The Taxonomy of Mediators
Bullies, Butterflies, Status Quo, and Compliance
Continuing with our discussion into the four basic mediator personality types, Paul breaks down his taxonomy as follows:
Bullies, as their name suggests, want immediate results. Bullies seek power and authority, prestige and challenge. Inexperienced mediators, especially if they are used to adjudicating as opposed to mediating, are more likely to adopt this posture than those with more experience. Often a bully is a true expert and demonstrates little tolerance for attorneys who are not quite as versed in the relevant area of the law. If a bully wants others to weigh the pros and cons of an action and calculate risks, he will tell the party what the pros and cons are and refuse to hear a party’s take on the pros and cons. A bully is likely to be extremely evaluative rather than facilitative, and forceful about pushing his evaluation on the parties. The worst bullies are those who simply tell each party: “you are going to lose,” or “you are going to spend a lot of money” without any cogent analysis. Bullies are predictable. They try to scare each party into settling rather than persuading them that it’s in each of their interests to do so.
If the mediator is a bully, mediation is more likely to come to a quick, sometimes abrupt, conclusion. Any settlement, if at all, would tend to be accomplished quickly. While this style may be appropriate and successful in some situations, most people end up feeling short-changed in that they often want to air out their grievances. In these situations, even a settlement can leave a party feeling bad about the process.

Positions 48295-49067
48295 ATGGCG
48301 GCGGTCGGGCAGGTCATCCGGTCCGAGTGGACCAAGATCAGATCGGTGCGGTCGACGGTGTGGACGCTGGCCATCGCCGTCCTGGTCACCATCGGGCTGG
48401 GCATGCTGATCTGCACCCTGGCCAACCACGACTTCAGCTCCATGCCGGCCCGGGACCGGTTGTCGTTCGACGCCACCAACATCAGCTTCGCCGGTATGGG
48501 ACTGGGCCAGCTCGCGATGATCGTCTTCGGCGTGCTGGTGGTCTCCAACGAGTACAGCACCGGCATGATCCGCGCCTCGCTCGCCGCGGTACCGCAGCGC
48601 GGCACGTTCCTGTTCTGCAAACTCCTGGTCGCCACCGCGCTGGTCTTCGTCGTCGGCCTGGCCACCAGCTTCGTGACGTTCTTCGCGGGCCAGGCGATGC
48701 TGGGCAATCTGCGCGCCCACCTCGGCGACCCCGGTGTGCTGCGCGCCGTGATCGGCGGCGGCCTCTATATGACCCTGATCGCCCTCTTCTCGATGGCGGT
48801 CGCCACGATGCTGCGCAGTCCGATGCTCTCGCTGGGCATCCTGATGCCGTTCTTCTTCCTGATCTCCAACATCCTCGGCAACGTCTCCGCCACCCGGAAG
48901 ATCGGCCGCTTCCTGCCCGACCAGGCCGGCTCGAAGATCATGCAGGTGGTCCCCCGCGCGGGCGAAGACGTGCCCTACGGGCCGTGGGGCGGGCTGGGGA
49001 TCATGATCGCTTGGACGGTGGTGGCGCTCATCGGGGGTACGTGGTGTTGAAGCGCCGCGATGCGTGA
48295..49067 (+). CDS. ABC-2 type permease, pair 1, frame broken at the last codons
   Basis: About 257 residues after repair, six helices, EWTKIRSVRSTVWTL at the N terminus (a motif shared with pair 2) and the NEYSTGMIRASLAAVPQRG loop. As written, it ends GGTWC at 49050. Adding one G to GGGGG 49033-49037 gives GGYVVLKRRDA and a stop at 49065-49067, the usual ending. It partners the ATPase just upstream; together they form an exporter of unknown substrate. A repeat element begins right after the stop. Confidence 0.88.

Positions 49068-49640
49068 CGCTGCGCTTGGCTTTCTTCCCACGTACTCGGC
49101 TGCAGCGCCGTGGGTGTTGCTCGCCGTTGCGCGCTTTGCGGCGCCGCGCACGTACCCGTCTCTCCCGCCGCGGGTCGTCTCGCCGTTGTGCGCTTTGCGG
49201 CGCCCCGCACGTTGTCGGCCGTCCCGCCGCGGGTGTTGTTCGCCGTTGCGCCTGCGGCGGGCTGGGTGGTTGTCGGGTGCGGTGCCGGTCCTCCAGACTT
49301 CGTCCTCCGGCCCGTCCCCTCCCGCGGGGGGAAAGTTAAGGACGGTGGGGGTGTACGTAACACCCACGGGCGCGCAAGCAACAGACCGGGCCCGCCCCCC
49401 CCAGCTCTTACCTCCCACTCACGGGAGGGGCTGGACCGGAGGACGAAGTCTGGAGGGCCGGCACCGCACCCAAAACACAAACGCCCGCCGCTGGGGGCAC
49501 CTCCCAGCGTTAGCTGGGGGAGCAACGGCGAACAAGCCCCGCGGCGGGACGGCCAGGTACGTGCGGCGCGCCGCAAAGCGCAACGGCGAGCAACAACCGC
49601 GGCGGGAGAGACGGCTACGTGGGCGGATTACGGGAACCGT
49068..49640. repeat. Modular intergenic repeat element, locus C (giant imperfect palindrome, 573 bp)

Butterflies. Butterflies are articulate “people person” types who make favorable impressions on others. They want to be popular, and social recognition is important to them. Butterflies need others to seek out the facts and focus on the task at hand by being nice, building rapport, and appearing interested in what a party says.
A butterfly-type mediator is often able to keep a dialogue going, even when the parties do not appear to be making much progress, so that parties do not reach an impasse or walk out too soon. The chances for a settlement between two parties is increased with a well-respected, butterfly-type mediator.
Butterflies may challenge you by making you feel bad about your position by contending that it makes you look unreasonable.
Status Quo Mediators. Status quo mediators are patient people who prefer security and social norms, and the generally accepted status quo, unless valid reasons indicate change is necessary. For example, they may look at an email and presume that most people who respond to emails read them. If you contend that you did not get the email, he will suggest that you have responded in bad faith, because a generally accepted social norm is that if you receive and respond to an email you read the original message.
Frequently, status quo mediators will continually ask you “does that make sense?” That statement is always made, because sometimes, a position articulated may not make sense on its face. You must be ready to defend your position with responses that sound reasonable based on social norms.
Compliance Personality. Compliance types tend to concentrate (and sometimes overly focus) on details. They focus on key directives, standards, and timelines. When you are unable to work with them on key details, they will discount your case and make you feel like your case is worth less than what it is.
The message to attorneys and clients is that personalities matter. While not every mediator fits neatly into a single category, the process and outcome of any mediation will depend, in large part, on what type of mediator is at the mediation. Or at least what personality traits come out during mediation. Attorneys should help their clients prepare for a mediation by selecting the mediator whose personality the attorney believes is most likely to facilitate an agreement. Not only that, but attorneys should provide their client an assessment of the mediator’s personality so the client knows what to expect and how to react to what the mediator says and does.